Skopje - a disturbed city
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Located in the belt of the Balkan Peninsula, restless, experienced by the past, looking with hope for the future - Skopje, the capital of Northern Macedonia, a city permanently connected with art with the world. Taken out of sleep, in the summer of 1963 was greeted by an earthquake measuring almost 6.1 on the Richter scale. 75 percent of the city was under the rubble, and the clock on the former building of the Main Post Office and train station will always show the time of 5.17, constantly reminding of the former cataclysm.

However, the turbulent history or experience of the tragedy was not a reason for the Skopians to be stuck in the lethargy of pondering and mourning. Quite the opposite - it has contributed to the immediate advance of life, organizing the community and the city again. An impressive number of organizations and countries that were helping and hoping for a better tomorrow joined the stages of reconstruction and raising life from the ruins. Despite the loss of significant achievements for centuries, Skopians could also count on automatic and selfless solidarity on the part of artists from around the world. As a gift, the city was given artworks that were not only to be the beginning of the collection, but also to determine the new identity of the city, which arose from debris.

As a gift, the Capital City of Warsaw decided to hand over the plans of any public building, which - as it turned out later - became the edifice of the future Museum of Contemporary Art by the decision of the Skopje authorities. The architectural competition was announced by SARP on January 9, 1966. Almost 90 projects came before the commission, of which the project proposed by the Tigers, i.e. a team composed of Wacław Kłyszewski, Jerzy Mokrzyński and Eugeniusz Wierzbicki, was the winner.

The museum opened on November 1, 1970 as one of the first public buildings commissioned after the tragic earthquake. The volume of the building is 34,000 square meters, where a large part were rooms for permanent and temporary exhibitions. The building is a great example of late modernism. It is also one of the most forgotten buildings of the Polish Tigers. The edifice was built on a hill above the old part of Skopje as its obvious complement. Thanks to the horizontality it was incorporated into the city landscape, not overwhelming the hill on which it stands. The reinforced concrete structure used is an expression not only of the era, but also of building planning taking into account the dangers of seismic movements. The whole solid impresses with simplicity and sophistication of the use of geometry. The projection of the main body is a square with dimensions of 42.5 × 42.5 meters. The homogeneous block is based on point supports, thanks to which the monolithic "plate" gives the impression of levitating above the ground. In addition, the image of the double integration with the space in which the building is located was obtained thanks to the ground-level part of the hill. The use of concrete structures, developed in the manner of raw formwork, suggests the intense influence of brutality, which dominated the rebuilt city landscape. The use of local white marble, which contrasts with the restraint of concrete, also turned out to be an interesting application. The interior of the building is primarily a huge ascetic spaces, enriched with modest glass and metal details. It is also not surprising to use numerous skylights in the building, thanks to which exhibition can use diffused natural light. Noteworthy are the extensive concrete loggias located on the first floor of the building and the delightful deep arcades of the ground floor, coming directly into the surrounding greenery.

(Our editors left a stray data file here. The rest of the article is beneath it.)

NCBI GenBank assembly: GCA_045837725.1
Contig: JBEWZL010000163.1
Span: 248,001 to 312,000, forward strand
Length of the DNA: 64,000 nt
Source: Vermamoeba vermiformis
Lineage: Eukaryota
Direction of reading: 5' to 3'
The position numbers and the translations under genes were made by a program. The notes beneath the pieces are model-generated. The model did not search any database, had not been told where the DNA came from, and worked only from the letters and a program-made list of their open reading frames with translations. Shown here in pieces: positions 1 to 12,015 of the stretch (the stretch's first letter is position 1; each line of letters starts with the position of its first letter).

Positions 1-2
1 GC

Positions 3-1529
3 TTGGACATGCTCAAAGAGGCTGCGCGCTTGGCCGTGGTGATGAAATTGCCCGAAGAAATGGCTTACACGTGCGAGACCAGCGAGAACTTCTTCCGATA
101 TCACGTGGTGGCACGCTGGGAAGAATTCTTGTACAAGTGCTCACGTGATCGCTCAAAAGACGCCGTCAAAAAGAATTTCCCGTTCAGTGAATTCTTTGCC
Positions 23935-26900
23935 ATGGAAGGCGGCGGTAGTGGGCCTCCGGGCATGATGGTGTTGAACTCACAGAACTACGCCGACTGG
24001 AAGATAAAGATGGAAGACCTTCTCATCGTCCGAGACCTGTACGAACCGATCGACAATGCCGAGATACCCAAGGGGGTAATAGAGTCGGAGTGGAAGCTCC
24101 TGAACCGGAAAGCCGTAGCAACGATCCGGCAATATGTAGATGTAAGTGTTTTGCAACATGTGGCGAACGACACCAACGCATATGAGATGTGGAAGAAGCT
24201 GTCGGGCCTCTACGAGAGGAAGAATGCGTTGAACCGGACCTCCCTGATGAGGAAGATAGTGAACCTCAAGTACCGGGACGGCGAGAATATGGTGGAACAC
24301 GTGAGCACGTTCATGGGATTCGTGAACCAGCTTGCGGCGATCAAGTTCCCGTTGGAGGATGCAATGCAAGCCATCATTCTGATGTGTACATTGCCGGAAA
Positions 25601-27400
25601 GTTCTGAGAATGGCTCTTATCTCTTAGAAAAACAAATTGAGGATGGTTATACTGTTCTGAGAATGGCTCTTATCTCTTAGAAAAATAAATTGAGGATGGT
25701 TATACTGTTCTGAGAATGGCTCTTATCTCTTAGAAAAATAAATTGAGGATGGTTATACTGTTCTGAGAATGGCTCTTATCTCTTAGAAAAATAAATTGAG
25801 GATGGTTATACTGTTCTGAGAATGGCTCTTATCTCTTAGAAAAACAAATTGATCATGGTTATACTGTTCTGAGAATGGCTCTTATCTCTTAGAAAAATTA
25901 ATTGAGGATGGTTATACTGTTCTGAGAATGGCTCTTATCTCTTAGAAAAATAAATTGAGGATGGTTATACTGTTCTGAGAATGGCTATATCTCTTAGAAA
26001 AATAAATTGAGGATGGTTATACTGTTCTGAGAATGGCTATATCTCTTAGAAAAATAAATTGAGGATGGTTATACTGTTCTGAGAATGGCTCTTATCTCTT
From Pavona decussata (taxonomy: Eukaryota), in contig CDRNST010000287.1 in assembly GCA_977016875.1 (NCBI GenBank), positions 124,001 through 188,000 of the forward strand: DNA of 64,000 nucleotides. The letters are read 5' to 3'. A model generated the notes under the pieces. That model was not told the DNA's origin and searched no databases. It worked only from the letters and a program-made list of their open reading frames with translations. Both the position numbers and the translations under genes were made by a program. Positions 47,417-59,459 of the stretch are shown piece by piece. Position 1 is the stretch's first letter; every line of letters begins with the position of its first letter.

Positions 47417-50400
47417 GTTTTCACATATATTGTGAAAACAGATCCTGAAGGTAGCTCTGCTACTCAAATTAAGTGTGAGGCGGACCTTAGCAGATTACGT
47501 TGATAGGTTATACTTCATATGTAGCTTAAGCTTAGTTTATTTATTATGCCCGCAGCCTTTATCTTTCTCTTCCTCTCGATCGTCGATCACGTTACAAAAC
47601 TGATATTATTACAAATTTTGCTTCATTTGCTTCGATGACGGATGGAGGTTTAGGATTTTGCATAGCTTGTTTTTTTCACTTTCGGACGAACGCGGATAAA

The Skopian building of the Museum of Contemporary Art is proof of solidarity with the victims of the earthquake, it is an unusual, modern gift, above all an example of going to the future, as well as a perfect illustration of the integration of architecture with the space in which it is located. It is the art of organizing the latter stands for the development of a horizontal block partly blending into the surroundings, but still visible on the hill above the city.



View from the valley of the Wardar River to the completed complex of the Museum of Contemporary Art in Skopje, after: "Architecture" 1974, No. 4.



Interior of the Museum of Contemporary Art in Skopje, view of the loggia.



Interior of the Museum of Contemporary Art in Skopje, arcades.



Interior of the Museum of Contemporary Art in Skopje, concrete oriel.



The interior of the Museum of Contemporary Art in Skopje, the formwork structure of the column.



The interior of the Museum of Contemporary Art in Skopje, the formwork structure of the column.

You can read more about the history of the reconstruction of the Macedonian capital in Skopje. City, Architecture and Art of Solidarity available at the ICC online bookstore.

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